Dubuque County IAGenWeb      

Join Our Team


~ Military Biography ~

Dubuque county Civil War Soldiers
 of the
Twenty-first Regiment Iowa Volunteer Infantry

Historical information, notes & comments, in some cases correcting the record
Soldier biographies written by Carl Ingwalson

Carl will do look-ups in his extensive records of the 21st Iowa and he is always willing to share what he has.



      Born on June 5, 1844, in Allegheny County, Pennsylvania, Robert Strane was the fourth of thirteen children born to James and Elizabeth (Aber) Strane. When Confederate guns fired on Fort Sumter, the family was living in Iowa.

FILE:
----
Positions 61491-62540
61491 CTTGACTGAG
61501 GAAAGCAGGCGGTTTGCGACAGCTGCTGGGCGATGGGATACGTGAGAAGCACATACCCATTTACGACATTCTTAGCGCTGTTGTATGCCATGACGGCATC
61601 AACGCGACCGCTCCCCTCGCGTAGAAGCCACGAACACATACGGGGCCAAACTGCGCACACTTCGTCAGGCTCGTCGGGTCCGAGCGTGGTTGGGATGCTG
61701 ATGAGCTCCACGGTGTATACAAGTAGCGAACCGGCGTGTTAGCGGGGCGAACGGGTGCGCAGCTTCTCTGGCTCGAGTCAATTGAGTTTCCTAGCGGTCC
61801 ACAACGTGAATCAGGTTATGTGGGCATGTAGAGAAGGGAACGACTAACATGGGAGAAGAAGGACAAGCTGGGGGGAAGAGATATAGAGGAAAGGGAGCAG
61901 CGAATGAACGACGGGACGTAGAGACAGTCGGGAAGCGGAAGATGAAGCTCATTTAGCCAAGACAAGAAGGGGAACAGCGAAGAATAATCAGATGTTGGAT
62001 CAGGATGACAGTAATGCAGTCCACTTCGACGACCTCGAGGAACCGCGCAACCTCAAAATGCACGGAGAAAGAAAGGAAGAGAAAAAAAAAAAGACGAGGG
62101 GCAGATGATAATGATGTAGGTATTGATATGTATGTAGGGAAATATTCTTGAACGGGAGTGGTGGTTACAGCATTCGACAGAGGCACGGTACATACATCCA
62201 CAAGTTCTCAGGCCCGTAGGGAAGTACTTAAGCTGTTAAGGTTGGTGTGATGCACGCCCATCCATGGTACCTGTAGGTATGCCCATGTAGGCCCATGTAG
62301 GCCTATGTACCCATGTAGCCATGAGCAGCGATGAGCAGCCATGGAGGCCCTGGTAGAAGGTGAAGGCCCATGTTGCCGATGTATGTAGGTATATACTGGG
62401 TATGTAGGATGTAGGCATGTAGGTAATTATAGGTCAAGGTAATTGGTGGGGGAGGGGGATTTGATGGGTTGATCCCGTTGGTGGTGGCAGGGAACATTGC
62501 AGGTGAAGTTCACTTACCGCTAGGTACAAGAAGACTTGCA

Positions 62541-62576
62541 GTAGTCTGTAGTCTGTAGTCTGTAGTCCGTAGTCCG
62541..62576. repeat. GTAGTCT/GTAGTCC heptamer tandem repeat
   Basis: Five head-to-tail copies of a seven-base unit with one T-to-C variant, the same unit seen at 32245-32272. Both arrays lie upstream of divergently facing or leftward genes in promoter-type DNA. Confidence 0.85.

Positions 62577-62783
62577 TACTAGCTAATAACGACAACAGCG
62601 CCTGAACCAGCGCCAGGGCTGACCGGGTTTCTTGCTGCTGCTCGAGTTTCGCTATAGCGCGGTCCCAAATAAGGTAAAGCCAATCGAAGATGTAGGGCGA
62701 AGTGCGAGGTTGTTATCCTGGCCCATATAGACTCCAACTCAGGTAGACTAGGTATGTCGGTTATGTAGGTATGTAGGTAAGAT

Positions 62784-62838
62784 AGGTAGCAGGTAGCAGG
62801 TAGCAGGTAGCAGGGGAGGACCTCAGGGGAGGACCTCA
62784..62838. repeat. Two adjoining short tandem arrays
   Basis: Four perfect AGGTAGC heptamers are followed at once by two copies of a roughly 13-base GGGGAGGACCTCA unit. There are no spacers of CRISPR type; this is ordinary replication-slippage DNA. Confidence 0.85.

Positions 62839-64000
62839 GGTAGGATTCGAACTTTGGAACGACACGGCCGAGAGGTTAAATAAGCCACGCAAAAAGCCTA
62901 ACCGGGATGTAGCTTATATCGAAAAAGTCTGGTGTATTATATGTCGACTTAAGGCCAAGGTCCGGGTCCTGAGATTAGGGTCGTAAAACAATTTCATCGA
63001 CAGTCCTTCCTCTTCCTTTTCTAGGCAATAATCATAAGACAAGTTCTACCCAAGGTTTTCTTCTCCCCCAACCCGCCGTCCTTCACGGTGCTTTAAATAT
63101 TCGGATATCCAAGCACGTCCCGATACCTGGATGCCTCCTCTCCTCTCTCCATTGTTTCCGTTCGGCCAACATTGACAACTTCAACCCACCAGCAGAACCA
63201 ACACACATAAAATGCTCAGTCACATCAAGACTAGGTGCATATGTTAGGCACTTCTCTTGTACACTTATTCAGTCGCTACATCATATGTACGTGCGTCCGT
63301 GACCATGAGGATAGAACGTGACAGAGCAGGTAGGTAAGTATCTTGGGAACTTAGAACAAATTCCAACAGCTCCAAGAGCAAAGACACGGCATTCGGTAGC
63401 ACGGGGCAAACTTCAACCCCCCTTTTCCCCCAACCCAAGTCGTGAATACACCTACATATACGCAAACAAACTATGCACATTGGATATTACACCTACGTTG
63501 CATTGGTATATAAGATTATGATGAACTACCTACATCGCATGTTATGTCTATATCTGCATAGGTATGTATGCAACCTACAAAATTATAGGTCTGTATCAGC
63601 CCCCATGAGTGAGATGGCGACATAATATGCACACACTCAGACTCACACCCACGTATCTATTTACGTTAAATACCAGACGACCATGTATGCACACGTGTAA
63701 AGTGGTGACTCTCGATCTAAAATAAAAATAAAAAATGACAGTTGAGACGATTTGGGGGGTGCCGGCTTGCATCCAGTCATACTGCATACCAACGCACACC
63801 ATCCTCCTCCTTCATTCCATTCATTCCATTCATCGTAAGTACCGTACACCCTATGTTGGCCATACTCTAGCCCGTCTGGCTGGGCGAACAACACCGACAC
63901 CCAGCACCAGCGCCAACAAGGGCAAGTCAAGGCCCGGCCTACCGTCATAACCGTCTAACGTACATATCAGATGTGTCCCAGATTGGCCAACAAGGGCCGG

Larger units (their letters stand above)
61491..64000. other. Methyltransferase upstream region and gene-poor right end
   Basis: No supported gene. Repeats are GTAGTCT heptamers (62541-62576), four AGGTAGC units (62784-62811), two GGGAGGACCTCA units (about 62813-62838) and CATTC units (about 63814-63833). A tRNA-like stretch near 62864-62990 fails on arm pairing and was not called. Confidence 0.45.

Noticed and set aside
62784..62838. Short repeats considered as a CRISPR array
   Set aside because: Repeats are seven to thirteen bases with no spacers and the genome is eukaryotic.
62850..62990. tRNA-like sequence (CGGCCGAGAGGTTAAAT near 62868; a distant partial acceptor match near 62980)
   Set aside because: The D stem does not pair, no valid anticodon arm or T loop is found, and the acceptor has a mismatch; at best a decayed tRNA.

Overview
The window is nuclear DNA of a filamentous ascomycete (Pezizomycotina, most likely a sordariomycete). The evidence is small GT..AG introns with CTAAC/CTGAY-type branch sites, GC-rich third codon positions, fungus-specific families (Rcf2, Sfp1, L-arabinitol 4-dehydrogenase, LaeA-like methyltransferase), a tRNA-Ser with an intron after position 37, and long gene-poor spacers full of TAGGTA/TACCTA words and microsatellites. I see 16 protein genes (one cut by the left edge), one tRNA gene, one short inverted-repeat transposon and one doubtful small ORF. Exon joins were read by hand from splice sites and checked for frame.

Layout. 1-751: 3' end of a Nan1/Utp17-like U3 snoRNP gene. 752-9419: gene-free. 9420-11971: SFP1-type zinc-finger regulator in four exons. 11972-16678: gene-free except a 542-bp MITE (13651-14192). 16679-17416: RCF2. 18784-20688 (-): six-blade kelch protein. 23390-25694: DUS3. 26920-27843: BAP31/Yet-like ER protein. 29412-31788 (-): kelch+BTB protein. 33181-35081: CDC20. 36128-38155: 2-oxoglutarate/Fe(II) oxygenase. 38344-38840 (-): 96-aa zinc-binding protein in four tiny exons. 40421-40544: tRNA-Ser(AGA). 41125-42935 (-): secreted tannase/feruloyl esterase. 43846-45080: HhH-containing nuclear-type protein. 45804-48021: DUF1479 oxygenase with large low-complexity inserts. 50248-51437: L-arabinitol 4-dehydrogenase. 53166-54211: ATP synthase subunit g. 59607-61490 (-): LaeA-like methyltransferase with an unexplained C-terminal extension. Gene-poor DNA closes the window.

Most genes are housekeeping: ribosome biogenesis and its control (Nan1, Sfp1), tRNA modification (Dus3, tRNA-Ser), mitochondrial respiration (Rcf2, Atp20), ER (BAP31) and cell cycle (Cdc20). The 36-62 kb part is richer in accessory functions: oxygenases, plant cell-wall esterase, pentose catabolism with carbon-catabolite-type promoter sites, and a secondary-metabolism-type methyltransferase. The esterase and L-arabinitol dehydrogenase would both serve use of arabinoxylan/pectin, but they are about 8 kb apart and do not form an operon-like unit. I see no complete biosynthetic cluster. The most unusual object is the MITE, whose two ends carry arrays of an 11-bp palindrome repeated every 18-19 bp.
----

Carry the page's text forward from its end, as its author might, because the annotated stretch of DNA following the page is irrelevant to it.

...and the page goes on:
On September 4, 1861, the oldest of the siblings, twenty-three-year-old Williams A. Strane, enlisted in Iowa’s 2nd Cavalry. Two months later they left Davenport for St. Louis where they went into quarters at Benton Barracks before pursuing expeditions in Missouri and Mississippi. By the following fall the war had escalated significantly and President Lincoln called for 300,000 volunteers with Iowa to provide five regiments. If not raised by August 15th, a draft was possible. Robert, the fourth of the thirteen children, enlisted on August 11th and John, the second of the children, enlisted on August 18th, both in what would be Company F of the state’s 21st regiment of volunteer infantry. At 5' 9" Robert was of average height and was described as having grey eyes, light hair and a fair complexion, residence Buncombe (a town that ceased to exist after its post office was closed).